Humans are a social species that has evolved to live in big groups but, until recently in human history, had no understanding of specific causes of disease or the way they’re transmitted. So, to minimize the spread of disease, humans ignorantly defaulted to a kind of instinctive social distancing. Its expression was crude, our ancestors operating on a ‘better safe than sorry’ logic.(2) But that binary thinking about who’s safe and who’s not safe sometimes gets mapped against preexisting social prejudices. So, minority groups often become scapegoats during public health emergencies (3)

We might think that we’re unbiased, impartial and fair and so wouldn’t fall into this trap. But we all succumb to this bias, having evolved to be this way. Due to some deeply evolved responses to disease and fears of contagion, we have a “blindspot” we’re often unaware of, which is influencing our behavior toward people.

In a previous blog, “What’s in Your Blindspot?” I explained that an assumption is an idea that we accept as true about a person or group of people without proof. A hidden assumption (or unconscious bias) is an inherent “blind spot” in our thinking that reduces accuracy and can ultimately result in an inaccurate, and often irrational, conclusion – like thinking Asian people cause Covid-19.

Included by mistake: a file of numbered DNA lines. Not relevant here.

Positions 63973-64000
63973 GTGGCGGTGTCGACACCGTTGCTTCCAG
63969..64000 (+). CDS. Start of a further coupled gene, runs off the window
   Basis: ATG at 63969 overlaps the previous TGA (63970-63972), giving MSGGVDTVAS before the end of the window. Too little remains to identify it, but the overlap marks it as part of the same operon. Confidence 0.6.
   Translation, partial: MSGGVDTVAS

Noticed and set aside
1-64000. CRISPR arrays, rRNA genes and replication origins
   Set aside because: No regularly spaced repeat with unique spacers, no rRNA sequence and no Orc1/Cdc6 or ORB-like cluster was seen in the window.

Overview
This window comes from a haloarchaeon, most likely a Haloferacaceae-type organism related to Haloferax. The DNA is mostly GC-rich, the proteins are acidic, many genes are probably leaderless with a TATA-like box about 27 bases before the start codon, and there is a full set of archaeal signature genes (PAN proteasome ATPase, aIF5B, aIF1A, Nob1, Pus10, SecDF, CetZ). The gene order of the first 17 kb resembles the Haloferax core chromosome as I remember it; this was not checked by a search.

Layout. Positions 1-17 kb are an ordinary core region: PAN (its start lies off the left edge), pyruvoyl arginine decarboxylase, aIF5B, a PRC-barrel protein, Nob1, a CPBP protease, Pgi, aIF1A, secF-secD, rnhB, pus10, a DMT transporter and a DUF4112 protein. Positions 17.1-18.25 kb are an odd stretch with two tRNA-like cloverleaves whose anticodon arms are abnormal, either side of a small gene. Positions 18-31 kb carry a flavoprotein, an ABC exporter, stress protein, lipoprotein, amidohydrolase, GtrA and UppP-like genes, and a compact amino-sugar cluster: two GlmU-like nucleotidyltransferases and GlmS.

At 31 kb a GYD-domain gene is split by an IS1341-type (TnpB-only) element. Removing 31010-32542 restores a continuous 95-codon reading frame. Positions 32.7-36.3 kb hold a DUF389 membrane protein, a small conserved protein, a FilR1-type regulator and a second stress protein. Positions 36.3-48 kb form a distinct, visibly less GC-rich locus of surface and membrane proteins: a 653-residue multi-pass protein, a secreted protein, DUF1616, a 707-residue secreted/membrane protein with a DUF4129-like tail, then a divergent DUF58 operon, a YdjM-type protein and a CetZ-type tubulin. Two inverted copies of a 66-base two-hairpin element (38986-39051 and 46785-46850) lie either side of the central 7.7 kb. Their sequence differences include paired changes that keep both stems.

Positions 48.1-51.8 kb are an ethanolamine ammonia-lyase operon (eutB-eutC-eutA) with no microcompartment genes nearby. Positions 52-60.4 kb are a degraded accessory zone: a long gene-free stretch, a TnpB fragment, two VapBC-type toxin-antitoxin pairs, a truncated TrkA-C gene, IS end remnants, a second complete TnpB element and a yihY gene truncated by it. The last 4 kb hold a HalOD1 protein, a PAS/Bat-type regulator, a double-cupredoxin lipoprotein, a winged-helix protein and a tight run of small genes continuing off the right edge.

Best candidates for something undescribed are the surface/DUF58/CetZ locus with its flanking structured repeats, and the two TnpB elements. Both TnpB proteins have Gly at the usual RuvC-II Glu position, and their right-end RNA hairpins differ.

In this pandemic, a particular kind of bias is prevalent: in-group bias. It means the unfair favoring of someone from one’s own group (and denigration of those outside it). From an evolutionary perspective, the bias is about gaining an advantage over other social groups, particularly with respect to protecting and promoting people similar to oneself.

In stressful times like this pandemic, even within their own in-group, people value conformity over eccentricity. The pattern is similar when there is a crisis in your business, and, for example, when sales for the quarter plummet. Understanding this, we tend to see value in being morally vigilant in a crisis. Studies have shown that when we fear outbreak, we tend to be more judgmental when perceiving a breach of loyalty, break from the norm or failure to respect authority.(2)